Kaiju Lecture at Morikami Museum Florida 2010

Kaiju – The History and Art of Japanese Vinyl Toys, is a museum exhibit at the Morikami Museum and Japanese Gardens in Delray Beach, Florida. The museum established in 1977, celebrates the Japanese culture and also the history of Japanese settlers in this area going back to 1903. The exhibition ( which I covered in a previous blog post ) features the collection of my friend and fellow Japanese toy collector, Jim Levy. Although a room and a half are filled with Jim’s toys, that’s only about 25% of his collection at home.. ha-ha .. a true collector, indeed ! Both Jim and I were invited to give a talk about Kaiju toys and of course I was very honored to do so.

The lecture was to be on a wednesday night, Oct 6th … so the day before I flew out to Ft Lauderdale, Florida …

Jim picked me up at the airport and we drove thru the ink black night, a good 70 minutes to where I would be staying … upon arriving Mini Captain Maxx made friends with these Flamingos 😉

Both Jim and his girlfriend Doreen were such gracious hosts to me .. and there was this sign board in my room to greet me (!) complete with a “eye” to keep watch over me ! I felt right at home .. but it was late and after a bit of toy talk was time for sleep..

so the next morning is the day of our lecture … I have to say I did not prepare anything .. I guess it’s not really my style and I knew we would be showing slides which would allow me to just talk ( well maybe ramble ) about Kaiju, collecting and toy making … Was I nervous ? Hmmm, oddly not really .. for those who do not know, this is what i do as a living.. make toys, collect them, do art about them … I do not have any other job .. so, in a way I’m just talking about what I do or live 24/7 😉

Also being as we had both Jim and myself on stage I felt it would be good to have both of us talking or conversing, as opposed to one guy gets up , blah-blah, sits down and the next guy gets up .. might be too dry ? Well anyways the plan was for both Jim and I to interject comments or whatever as both of us talked …

Ok after a quick lunch, we got in the car and speed off to the Morikami Museum and arrived about 3:00 pm. The main building is a beautiful classical Japanese design that blends right into the surrounding gardens.

I was not able to walk around the main garden areas due to time constraints, sad to say, but this koi pond was relaxing to look at.
We were greeted by Wendy Lo and Reiko Nishioka and I took a quick look at the Kaiju exhibit in person…

I know, no photography ! .. but had to take this picture 😉 Very impressed with the exhibit over all, the displays were awesome .. but for me the informational placards really put the toys and the TV or movie series they were from into context.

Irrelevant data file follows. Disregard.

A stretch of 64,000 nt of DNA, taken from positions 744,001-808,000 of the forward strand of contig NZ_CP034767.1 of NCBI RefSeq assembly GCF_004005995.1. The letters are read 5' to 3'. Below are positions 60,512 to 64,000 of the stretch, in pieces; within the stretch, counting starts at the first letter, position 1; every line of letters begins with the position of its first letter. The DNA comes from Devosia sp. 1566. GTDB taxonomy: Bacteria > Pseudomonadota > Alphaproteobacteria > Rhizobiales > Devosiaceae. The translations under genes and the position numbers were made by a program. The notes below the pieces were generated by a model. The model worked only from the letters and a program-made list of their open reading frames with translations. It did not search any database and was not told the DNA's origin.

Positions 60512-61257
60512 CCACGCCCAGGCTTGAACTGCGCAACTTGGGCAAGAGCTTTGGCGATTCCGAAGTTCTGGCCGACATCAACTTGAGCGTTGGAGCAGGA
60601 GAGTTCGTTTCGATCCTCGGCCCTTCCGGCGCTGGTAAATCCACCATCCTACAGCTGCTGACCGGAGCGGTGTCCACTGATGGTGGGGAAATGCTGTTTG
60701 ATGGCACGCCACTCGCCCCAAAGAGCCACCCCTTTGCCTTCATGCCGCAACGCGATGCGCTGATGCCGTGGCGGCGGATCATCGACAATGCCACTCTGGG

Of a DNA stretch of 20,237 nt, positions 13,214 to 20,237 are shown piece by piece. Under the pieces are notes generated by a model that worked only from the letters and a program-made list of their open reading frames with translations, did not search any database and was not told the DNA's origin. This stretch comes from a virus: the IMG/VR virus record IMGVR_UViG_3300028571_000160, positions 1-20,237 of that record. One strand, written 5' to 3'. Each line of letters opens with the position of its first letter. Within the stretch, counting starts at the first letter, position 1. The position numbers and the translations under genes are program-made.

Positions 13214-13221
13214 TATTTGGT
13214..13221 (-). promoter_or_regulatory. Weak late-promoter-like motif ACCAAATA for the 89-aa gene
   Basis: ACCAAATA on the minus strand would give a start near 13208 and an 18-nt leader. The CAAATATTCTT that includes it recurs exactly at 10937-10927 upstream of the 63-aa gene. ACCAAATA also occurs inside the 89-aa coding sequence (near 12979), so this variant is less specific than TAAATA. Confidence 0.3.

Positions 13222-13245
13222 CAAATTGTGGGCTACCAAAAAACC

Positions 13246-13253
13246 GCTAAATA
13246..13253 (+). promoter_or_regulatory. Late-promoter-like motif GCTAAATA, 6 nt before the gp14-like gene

before i knew it was time to set up in the auditorium …

a nice sized room … only a few hours away from our presentation!

after setting up, Jim practiced a bit on stage ;-P but I was good to go ! Reiko and Tom Gregersen ( who picked the items in the show as well as researched the descriptions ) took Jim and myself out to a yummy dinner .. I had a honey glazed Salmon salad 😉 We quickly returned to the museum and from that point on I have to say was a big blur for me and I’m sure Jim too ! I talked to a few folks and was amazed to learn some came from as far Orlando, which was a 3.5 hour drive !
We peeked into the auditorium and it was filling up fast…with minutes to go a local newspaper photographer grab us to take pictures and we were rushed back to the stage to begin …

Reiko began with opening remarks and introduced the Cultural Attache for the Florida Japanese Consulate who briefly talked about how he remembered having Kaiju and Ultraman toys as a young child.

I had planned to do a Ustream, but kinda hard when I had to be up on stage 😉 oh well, both Jim and I did our best to ramble our way through the presentation .. I think we did a good job at least to expose those who had no clue about these toys or the process … before i knew it Reiko was telling us to wrap it up 😉 ha-ha .. we had a brief Q&A, and after was able to talk with more folks .. finally as the museum was closing I did a quick video interview with FanBase radio … I’m kicking myself as we have no photos of us with Wendy, Reiko, Tom, or Jamie ;-( We bid all a farewell.. I for one had a blast and was great to meet, talk with and hopefully show people about Kaiju collecting and the amazing craftsmen in Japan who still practice this art form.

I have to give a huge Thank You to everyone at the Morikami Museum, for their graciousness and support , the Florida Japanese Consulate, and a very special Thank You to former Cultural Attache Koichi-san, who actually got all this started about 2 years ago when Jim and I both had dinner with him and talked about Kaiju to him. 😉

With only a few hours sleep, Jim drove me to the airport .. I went straight to the gate, as they announced the boarding of my flight (!) ha, kinda cutting it close but made it and five and half hours later was back in San Francisco.
The exhibit at the Morikami Museum will be up till October 17th, 2010.
As I look back at this experience, it’s really cemented in my mind that Kaiju, and Japanese toys are on their way to being appreciated and celebrated as works of art and craftsmanship in museums around the world.

***Thank you to these collectors for their photos in this blog: